The most important lesson I learned, is that equipment is overrated. Other factors are far more important. 90% of the lenses I bought is now up for sale. For the Q I need 1 lens, and for my K-01 I need 4 (a 100mm macro, the 50mm, a 50mm enlarging lens, and a microscope objective Nikon 5x M-Plan, + a fistfull of adapters) to get from 1:2 to 5x.

The vital factor in this operation is the photographing technique.
Use continuous light. (I use powerfull flashlights on tripods, but there are tons of other alternatives. The on board flash is usefull for triggering slaves, so you can use anything from a reflector on a wire to studio flashes or a table LED-lamp. The light is what gives your images the unique style. Just make something work. Experiment with household items, make your own diffusors and reflectors).

Use a remote. You get IR remotes for Pentax for $1,50 on eBay. I'm not kidding! Just buy spare batteries.

Find a concrete floor. Anywhere. This point can not be overexaggurated!!!! When filling the frame with a subject 3mm long, the camera picks up your heartbeat, your breath, your effort to keep standing, even if you are 2 meters away. This fact is more important than any lens or camera. You might figure out a way to wall-mount your camera and use a wall mounted table. It might work also. As a last resort.

In the camera I use the Black/White setting with focus peaking. If I do RAW, I'll get color pictures in the end anyway. But with peaking on, and BW, it's just much easier to get focus right.

If you decide to focus stack, you will also need a rail. Buy a screw rail or worm drive rail!!! Rack and pinion will NOT work. I have now tested 6 rails and 2 bellows. (And forget about the motorized ones. They cost $1000, they are not better at this, and you'll need a hack for Pentax systems anyway). With a manual screw-driven rail for $50-100 you get movements of 1,5-2 micrometers with consistant precision. If money is burning a hole in your pocket, get the one from RRS.

For framing, get a mechanical microscope stage (MMS) (The worm drive or screw drive rails are not good for framing so tiny subjects, because they do wobble, when turned back and forth, but they ARE superb for stacking). You get the mechanics for $15 on eBay, and just build your own table from a glass plate from a picture frame and a small piece of plywood (20x20cm). You'll understand the concept when the MMS arrive in the mail. It will save you at least half an hour for each subject you take pictures of.

Thats all.

I now use the Q7 for 95% of my macro work, the dead insect project, but I'll probably use the K-01 more when insects get bigger, and I venture outside.

Here is my last image. I dare say I have made some progress from my last one :) The subject is an insect caught in Baltic Amber. The amber is from the Eocene-period, some 33,9-56 million years ago, and petrified. (Amber was some years ago de-classified as a mineral, but the inclusions are still fossils). Image is done with the above described setup with the Pentax Q7. The inclusion is so damaged I don't even know to which order it belongs, but it's probably a Diptera Nematocera, because most of them are, and because of the one antennae that can be seen. It's about 2,5mm tall total, which makes this a 2,5-3x mag. macro. The stuff that the Q shines at :)
Forum: Pentax Q 02-10-2017, 12:57 PM  
Figuring out macro with the Q7
Posted By NoRules
Replies: 3
Views: 937
Long story short, I have used my Q mainly for astro work. Because of the sensor with high pixel density and ability to change lenses. I have, in the back of my mind, planned to also test out the macro or micro posibilities. I found some dead insects in my basement, and started doing some tests. I'm slowly getting my project under way, and I'm amazed over the clarity of the files the Q produces. I don't do focus stacking, because I have no need for it. My project lies elswere. And I have a ton of reasons for doing this in black & white also, but that is a very technical part of this exercise. This image is a spider husk only just 3mm long. The body of the creature is under 1mm. I just hope this image shows all the details. Well, it doesn't. But close enough. I have planned this for for some time now, how to do it, how to set the light and everything. And I'm happy to say it turned out perfect. The image is razor sharp at 4000x3000, and no noise. Yeah!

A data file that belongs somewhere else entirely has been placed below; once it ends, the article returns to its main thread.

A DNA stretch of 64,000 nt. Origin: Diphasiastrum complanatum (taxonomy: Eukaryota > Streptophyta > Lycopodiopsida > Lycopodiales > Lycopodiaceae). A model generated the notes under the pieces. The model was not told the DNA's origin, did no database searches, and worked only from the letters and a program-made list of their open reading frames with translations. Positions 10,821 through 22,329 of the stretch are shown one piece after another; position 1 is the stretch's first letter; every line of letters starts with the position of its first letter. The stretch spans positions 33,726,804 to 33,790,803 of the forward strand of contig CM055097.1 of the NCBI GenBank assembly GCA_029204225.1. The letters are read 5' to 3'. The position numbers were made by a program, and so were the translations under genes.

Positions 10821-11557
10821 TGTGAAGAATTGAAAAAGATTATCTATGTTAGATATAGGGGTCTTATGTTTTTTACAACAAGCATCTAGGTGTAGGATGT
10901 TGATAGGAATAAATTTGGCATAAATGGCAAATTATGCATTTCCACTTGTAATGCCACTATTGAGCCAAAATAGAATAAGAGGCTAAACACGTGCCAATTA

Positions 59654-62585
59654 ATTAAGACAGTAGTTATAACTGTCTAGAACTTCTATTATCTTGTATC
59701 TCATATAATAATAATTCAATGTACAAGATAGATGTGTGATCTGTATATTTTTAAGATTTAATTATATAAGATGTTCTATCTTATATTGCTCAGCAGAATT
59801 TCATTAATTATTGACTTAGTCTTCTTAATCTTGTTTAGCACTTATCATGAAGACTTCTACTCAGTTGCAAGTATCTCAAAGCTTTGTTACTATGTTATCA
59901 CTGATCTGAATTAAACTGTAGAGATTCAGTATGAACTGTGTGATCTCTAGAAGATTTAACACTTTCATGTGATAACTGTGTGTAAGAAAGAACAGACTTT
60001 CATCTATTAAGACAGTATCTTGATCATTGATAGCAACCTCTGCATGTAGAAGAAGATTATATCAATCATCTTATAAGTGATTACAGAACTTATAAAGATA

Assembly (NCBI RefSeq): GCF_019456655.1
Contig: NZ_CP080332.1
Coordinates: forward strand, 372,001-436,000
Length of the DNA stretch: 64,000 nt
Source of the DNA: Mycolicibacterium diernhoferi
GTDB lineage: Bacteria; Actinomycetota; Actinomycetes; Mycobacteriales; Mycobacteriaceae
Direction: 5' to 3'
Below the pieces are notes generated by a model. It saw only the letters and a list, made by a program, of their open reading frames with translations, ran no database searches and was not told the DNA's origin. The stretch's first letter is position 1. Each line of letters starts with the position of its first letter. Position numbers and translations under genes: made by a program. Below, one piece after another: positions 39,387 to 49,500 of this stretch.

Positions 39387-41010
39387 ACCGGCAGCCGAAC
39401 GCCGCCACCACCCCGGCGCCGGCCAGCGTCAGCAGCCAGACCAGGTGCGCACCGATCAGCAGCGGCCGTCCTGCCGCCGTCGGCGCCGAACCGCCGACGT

---------- Post added 02-10-17 at 09:04 PM ----------

For more images with better resolution and tech info, go here Macro!: Pentax Compact Camera Talk Forum: Digital Photography Review
Forum: Pentax Q 02-09-2017, 02:04 AM  
Will Ricoh realign resources to further Q development after KP release?
Posted By NoRules
Replies: 81
Views: 8,592
I not only have the 12V adapter, but also a battery bank :)
Forum: Pentax Q 02-08-2017, 03:02 PM  
Will Ricoh realign resources to further Q development after KP release?
Posted By NoRules
Replies: 81
Views: 8,592
A dedicated monochrom will be awesome! The 12MP sensor will be more like a 24-30MP sensor without the bayer colors. And base ISO will be 320, like on the Leica Monochrom. That will give high ISO without much noise. What a great idea! That would certainly rejuvenate the Q for a lot of people.

---------- Post added 02-09-17 at 12:11 AM ----------

While waiting for something new I have bought a Q-S1 and 9 more lenses to have fun with. I have allready the Q7 and 14 lenses (mostly c-mount and d-mount, but also the 01, 02, 03, 06 and 08 lenses). The reason I bought this started with me buying a new car. This car had a 15x10x10 cm compartment behind the emergency brake handle. I decided to use this small box to house a complete camera system. So I needed 2 camera bodies. I actually do not care if the Q is dead or whatever. I will buy a new Q every 3-4 years, just because of weight and size. And as long as there are millions of c-mount and d-mount lenses in the world, someone will allways make a digital camera for them. Now, in my new car I have permanently a camera with me, with 5 lenses with focal length from eqvi. 15mm to 700mm, a multi-viewfinder, 3 batteries, remote release and a small belt puch and 4 filters. In the trunk I have a small tripod. That is what I call being prepared. And from the outside, the car looks empty. Go Q!